nga waiata is a jewellery designer from New Zealand who lives and works in London. I’ve worked with her for several years now, helping her to brand her distinctive rings and necklaces.

Last year, she rebranded her company’s name from her own full name, ‘nga waiata’ to just ‘waiata’ to make things simpler and easier to pronounce. ‘nga’ is pronounced ‘na’, but waiata is pronounced ‘wayata’ as it looks. When we first started working together, I asked nga waiata about how to pronounce her name and if the letters were all lower case, which they are!

New brand artwork

nga wai sent her new logo and a packet of wooden discs to engrave. I made up an artwork proof, and once she approved it, I was ready to start work.

First, I checked with nga wai what orientation she wanted the discs engraved in. All of them had a pinstripe wood grain. Obvious options were to have the grain going from side to side or top to bottom. nga wai asked me what I thought, and I suggested top to bottom as the logos were horizontal, so that’s what we did.

Engraving tiny wooden tags

All the wooden discs were around 22mm in diameter and appromimately 1mm thick. Being so small and light, it was very important to keep them secure in the machine during engraving. If left unsecured, the discs would just blow around in the machine under the compressed air jet that keeps the machine lens and the item for engraving clean and cool.

BluTac is a wonderful thing, and is perfect during jobs like this. I set up each piece individually for best results, and use a slow engraving speed that helps achieve sharp results on small, detailed engravings. These logos are only 16mm wide.

And as nga wai wanted a nice depth of engraving as well as good contrast, a slow engraving helped. As the dwell time of the laser was several times longer than my usual settings would allow, the engravings were deeper with a lovely tactile 3D effect.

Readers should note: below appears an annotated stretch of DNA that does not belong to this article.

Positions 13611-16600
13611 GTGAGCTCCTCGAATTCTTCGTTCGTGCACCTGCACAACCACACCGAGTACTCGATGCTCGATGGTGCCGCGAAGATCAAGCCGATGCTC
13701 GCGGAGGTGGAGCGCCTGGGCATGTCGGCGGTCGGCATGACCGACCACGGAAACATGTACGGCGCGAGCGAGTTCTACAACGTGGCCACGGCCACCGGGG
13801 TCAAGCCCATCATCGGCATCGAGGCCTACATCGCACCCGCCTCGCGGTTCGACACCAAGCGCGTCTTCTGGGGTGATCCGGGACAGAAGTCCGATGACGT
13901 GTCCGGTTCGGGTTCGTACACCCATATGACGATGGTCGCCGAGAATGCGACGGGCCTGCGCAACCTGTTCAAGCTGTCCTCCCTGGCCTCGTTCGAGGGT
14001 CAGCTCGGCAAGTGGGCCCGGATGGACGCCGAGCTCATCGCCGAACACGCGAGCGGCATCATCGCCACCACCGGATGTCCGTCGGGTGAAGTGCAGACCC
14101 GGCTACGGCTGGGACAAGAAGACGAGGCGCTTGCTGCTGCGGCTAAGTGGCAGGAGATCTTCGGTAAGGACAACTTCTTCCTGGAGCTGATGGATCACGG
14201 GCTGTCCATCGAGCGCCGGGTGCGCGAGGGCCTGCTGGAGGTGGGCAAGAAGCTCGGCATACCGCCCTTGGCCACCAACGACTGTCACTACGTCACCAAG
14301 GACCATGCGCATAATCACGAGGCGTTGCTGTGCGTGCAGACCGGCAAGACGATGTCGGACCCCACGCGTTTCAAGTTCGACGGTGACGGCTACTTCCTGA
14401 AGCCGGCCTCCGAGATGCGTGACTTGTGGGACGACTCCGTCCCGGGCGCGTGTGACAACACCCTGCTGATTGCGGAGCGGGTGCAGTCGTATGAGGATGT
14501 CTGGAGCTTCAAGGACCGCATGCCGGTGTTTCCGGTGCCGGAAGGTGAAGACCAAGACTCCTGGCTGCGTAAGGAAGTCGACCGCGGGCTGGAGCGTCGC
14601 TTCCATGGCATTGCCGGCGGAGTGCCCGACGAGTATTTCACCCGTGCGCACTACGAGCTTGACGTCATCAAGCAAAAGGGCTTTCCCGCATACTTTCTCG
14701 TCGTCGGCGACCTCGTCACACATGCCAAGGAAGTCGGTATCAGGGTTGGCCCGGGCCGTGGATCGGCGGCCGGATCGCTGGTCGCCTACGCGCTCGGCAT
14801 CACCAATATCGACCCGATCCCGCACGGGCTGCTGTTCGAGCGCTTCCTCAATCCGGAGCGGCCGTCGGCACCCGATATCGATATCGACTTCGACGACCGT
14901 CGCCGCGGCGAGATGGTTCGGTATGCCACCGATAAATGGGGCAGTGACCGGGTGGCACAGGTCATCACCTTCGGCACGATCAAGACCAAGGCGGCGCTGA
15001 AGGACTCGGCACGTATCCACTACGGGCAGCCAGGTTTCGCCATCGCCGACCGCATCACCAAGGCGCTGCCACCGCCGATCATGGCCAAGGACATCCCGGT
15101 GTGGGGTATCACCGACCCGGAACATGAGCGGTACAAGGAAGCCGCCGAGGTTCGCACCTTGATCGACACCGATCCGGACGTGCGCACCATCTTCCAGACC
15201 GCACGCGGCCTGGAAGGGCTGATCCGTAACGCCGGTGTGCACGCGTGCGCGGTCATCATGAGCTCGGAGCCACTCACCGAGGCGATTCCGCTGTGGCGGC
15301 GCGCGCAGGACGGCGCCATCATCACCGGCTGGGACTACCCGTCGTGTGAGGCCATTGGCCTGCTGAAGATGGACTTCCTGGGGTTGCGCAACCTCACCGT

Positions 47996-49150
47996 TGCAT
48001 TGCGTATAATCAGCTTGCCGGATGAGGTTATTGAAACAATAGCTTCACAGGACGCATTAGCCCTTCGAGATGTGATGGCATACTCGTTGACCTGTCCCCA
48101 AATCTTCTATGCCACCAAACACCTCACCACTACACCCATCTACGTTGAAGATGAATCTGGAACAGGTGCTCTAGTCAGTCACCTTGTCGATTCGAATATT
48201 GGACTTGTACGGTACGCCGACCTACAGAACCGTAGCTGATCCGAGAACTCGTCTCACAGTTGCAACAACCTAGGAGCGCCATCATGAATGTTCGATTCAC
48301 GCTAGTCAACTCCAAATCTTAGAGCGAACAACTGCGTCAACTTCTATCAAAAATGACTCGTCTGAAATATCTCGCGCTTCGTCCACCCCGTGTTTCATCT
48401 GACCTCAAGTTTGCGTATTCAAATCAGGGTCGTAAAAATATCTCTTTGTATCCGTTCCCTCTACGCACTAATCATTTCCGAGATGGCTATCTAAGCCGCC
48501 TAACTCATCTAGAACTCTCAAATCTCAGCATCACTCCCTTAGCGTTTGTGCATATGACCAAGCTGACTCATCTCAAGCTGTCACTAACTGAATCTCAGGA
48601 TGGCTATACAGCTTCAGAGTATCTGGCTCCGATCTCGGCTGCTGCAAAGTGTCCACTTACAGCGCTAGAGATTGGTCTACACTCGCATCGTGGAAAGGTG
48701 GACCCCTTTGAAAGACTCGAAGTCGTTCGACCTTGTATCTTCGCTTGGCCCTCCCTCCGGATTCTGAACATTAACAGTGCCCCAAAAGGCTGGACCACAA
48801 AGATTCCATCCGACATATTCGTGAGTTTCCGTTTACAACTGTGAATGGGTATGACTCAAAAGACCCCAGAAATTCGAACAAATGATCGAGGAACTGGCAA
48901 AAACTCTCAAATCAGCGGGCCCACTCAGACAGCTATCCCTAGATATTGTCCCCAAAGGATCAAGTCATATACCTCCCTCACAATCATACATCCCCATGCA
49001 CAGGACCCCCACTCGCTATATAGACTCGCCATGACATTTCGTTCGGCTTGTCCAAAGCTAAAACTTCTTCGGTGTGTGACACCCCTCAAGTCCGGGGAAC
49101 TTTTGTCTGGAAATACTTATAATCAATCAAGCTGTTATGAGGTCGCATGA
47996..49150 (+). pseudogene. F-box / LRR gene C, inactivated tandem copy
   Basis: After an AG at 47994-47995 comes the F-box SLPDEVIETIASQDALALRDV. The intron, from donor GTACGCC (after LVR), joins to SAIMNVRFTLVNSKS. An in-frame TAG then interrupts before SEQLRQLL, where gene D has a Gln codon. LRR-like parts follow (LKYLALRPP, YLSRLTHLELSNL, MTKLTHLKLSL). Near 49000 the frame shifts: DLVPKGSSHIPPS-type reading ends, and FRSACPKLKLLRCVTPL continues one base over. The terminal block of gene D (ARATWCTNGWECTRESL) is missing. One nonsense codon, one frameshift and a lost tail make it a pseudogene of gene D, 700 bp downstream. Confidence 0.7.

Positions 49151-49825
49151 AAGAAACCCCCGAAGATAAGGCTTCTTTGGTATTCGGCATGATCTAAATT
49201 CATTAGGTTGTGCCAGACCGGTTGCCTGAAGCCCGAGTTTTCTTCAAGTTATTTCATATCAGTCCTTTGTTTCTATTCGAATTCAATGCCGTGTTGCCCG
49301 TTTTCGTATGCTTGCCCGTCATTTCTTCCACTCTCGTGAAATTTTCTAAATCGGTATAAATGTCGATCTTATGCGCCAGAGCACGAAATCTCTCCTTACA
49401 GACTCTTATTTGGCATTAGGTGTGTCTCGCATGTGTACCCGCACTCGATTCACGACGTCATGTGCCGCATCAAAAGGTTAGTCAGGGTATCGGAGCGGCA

nga wai was delighted with the new tags, and she drilled the holes and finished them herself. Branding items like jewellery and furniture can be challenging, and it’s important for makers to have their mark on their work.

I love seeing pictures of nga wai’s new work with the tags on. The fluorite necklace above was sent to the Caribbean a couple of weeks ago. Fearne Cotton has also been one of nga waiata’s customer’s recently!


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Panda and Sons marquetry

Panda and Sons marquetry

Posted Posted in Furniture, Wood

Furniture maker Jamie Fraser fitted out Panda and Sons‘ cocktail bar in Edinburgh. He asked if I could help him with three parts of the project, the most challenging of which was creating two marquetry panda pictures for the wall behind the bar. They were a both to be a bit bigger than A4 size at 320 x 250mm.

As Panda and Sons was designed as a speakeasy with a barber shop frontage, one panda was a barber and the other a barman.

Making the artwork robust

First of all, Jamie emailed the artwork through. Most of it looked fine. The background, the pandas’ walnut bodies and ears and sycamore heads all looked chunky and robust. But some areas needed work because the detail was too great or joins were too small to make the pieces strong enough.

As a rule, I suggest to customers that any small pieces and joining sections should be at least 3mm wide on thicker, stronger materials. These marquetry pieces would be extremely fragile and would have to be easily identified and capable of being handled.

For example, the eyes had too many small detailed areas less than 1 x 1mm. I knew that they would become charred dots in the bottom of the machine that would be useless. Jamie beefed up the dots and join them up into stronger shapes so the sycamore pieces could be seen from a distance.

There was also too much detail in the scissors and the cocktail glass. They got the same treatment to make them chunkier and bolder, as did the borders of walnut around the cocktail glass and cuffs.

Finally, each shape needed one continuous line around the outside to cut it individually and cleanly. The ears had to be separate lines from the head which had to be separate from the body as the pieces would be cut out from different veneers.

Once the artwork was complete, we had to get our heads around handling the veneers themselves.

simplified artwork

Working with veneers

Wood veneers are very thin and prone to cracking, warping and splitting. It was challenging enough cutting lots of diamond shapes for the bar top, but marquetry would be even trickier because of the detail and irregular shapes involved.

Jamie had initially suggested sending veneers as they come in thin strips. Once I’d seen the artwork, I suggested gluing the veneers to thin pieces of mdf to make the pieces stronger. This would also keep them flat which would help during cutting, and prevent them warping and cracking.

As the pieces would be posted back to Jamie in Edinburgh, we knew that the delicate veneers not only had to withstand production, but two journeys in the post. Jamie agreed, and thought it would help him during assembly of the pictures too.

Laser cutting panda eyes